Center City and University City are the places where all our best transit lines connect to each other, and are thus the best place in the city for us to be adding more housing and office space. It would be a move in the wrong direction from a land use perspective to use tax policy to push development away from this area. In changing the abatement, we might consider how to retain the pro-transit and smart growth goals, perhaps by applying the abatement to, say, a half-mile radius from transit stations. Tying the abatement to transit station areas, but exempting Center City and University City, would probably advantage areas like North Broad and Erie, or 46th and Market in West Philly. Another variation on this approach would be to keep the abatement at the full 10 years near transit stations, but reduce it to 5 or 7 years in other places.
Tying the Abatement to Specific Policy Goals
In the same way that it could be a good idea to limit the abatement to transit station areas, to direct development in a way that promotes some larger land use objectives, we might want to tie the abatement to other policy goals like affordable housing or redevelopment of older or historic properties.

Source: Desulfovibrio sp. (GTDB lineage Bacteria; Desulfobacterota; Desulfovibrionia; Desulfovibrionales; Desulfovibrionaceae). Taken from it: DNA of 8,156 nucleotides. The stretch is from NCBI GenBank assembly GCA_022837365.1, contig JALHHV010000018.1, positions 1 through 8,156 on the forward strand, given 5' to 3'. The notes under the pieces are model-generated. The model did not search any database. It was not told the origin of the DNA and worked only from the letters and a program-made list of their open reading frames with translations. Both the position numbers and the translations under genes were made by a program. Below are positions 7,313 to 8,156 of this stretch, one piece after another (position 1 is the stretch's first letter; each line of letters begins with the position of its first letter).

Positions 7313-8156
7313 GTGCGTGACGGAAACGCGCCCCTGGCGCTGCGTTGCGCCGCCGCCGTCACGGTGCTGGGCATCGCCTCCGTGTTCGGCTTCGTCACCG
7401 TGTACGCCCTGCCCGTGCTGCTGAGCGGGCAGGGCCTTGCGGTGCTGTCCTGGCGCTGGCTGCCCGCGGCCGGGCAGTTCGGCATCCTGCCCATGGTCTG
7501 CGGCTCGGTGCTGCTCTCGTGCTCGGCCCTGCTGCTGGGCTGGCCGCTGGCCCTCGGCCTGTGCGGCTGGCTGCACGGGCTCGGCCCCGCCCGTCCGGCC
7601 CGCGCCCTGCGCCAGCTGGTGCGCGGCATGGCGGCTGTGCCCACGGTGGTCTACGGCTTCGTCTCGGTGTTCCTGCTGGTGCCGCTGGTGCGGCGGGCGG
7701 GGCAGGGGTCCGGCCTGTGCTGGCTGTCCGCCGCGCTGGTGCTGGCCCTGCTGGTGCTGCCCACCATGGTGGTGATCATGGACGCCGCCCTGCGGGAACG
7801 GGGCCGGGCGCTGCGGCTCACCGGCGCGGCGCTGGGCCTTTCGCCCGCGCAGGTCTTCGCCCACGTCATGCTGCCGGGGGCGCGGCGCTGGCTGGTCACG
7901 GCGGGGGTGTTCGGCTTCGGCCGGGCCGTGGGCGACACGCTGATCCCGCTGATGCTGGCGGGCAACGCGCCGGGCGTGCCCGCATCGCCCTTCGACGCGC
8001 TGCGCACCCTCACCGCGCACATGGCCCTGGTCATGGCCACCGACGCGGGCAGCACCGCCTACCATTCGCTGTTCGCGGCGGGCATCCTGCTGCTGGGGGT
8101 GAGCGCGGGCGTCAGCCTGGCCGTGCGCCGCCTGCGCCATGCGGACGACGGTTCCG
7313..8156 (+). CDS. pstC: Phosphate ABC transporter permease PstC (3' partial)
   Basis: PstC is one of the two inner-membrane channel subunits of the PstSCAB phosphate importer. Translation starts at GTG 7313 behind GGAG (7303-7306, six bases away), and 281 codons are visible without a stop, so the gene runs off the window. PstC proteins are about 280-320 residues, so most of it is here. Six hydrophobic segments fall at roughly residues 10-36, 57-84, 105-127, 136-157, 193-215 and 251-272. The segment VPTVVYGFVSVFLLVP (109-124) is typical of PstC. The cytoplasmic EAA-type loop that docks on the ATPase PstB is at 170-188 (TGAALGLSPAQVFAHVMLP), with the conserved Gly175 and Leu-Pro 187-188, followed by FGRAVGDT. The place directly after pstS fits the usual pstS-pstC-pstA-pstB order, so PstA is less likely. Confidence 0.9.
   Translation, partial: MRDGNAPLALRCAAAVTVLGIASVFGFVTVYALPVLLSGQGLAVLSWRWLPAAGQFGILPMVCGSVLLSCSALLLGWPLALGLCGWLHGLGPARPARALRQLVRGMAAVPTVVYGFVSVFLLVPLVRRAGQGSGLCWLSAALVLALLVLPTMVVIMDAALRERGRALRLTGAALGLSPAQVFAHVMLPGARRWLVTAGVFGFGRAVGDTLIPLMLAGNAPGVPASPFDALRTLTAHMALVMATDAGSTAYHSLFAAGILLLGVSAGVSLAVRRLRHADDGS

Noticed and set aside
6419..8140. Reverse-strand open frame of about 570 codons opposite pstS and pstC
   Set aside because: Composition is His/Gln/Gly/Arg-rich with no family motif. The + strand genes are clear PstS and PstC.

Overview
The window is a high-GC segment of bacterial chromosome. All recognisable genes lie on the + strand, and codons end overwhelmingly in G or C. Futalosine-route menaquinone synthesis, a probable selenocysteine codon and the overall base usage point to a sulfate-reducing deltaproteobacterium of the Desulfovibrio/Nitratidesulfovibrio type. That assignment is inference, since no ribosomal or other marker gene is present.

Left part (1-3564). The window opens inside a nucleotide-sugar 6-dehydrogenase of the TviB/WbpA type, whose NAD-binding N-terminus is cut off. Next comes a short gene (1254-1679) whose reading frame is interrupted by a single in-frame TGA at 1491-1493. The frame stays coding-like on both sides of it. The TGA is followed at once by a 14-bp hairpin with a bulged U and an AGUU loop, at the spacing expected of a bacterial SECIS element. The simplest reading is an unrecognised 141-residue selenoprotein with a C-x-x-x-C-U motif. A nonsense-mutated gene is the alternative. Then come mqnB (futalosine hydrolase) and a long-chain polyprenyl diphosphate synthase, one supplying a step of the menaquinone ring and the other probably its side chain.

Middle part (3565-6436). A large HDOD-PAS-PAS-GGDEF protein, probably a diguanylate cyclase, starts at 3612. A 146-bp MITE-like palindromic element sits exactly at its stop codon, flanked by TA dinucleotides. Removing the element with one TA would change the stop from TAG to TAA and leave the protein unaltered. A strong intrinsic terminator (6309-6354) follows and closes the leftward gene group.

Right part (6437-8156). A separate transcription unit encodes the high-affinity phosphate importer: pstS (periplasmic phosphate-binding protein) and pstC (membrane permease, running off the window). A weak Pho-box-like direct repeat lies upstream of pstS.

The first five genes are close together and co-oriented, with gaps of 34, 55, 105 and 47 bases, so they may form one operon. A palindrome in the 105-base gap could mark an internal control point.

We're now having a debate over a Mixed-Income Housing bill that, as some have quipped is "a tax on the tax abatement." There's a lot of truth to this, and many supporters and opponents of the bill are now wondering whether it wouldn't just be better to trim the abatement instead of proceeding with the deeply sloppy bill that the Rules Committee recently voted to advance. Could the abatement instead be pared back and structured as a reward for building affordable housing?
Outside of Center City, the abatement seems to be applied most often to new construction townhomes and rowhouses, and less to renovations of older buildings. Preservationists often lament the lopsided incentive to build new, which often involves tearing down older buildings. So one approach might be to limit the abatement to renovations of existing buildings, or to establish different lengths of abatement for rehabs vs. new construction.
The issue with this approach is that the abatement is necessary in neighborhoods outside of Center City just for general housing construction, and can't just become a reward for some additional value adds in these places. Staggering the timing might work best, so that projects that serve these policy objectives get the full 10 years, and more run-of-the-mill construction projects get 5 to 7 years.
With budget pressures mounting, it seems likely that Mayor Kenney and Council will pare back the abatement in some form. They should take great care to do it in a thoughtful way that both avoids harming Philly's home building economy, and advances other policy objectives like transit-oriented development, housing affordability, and historic preservation.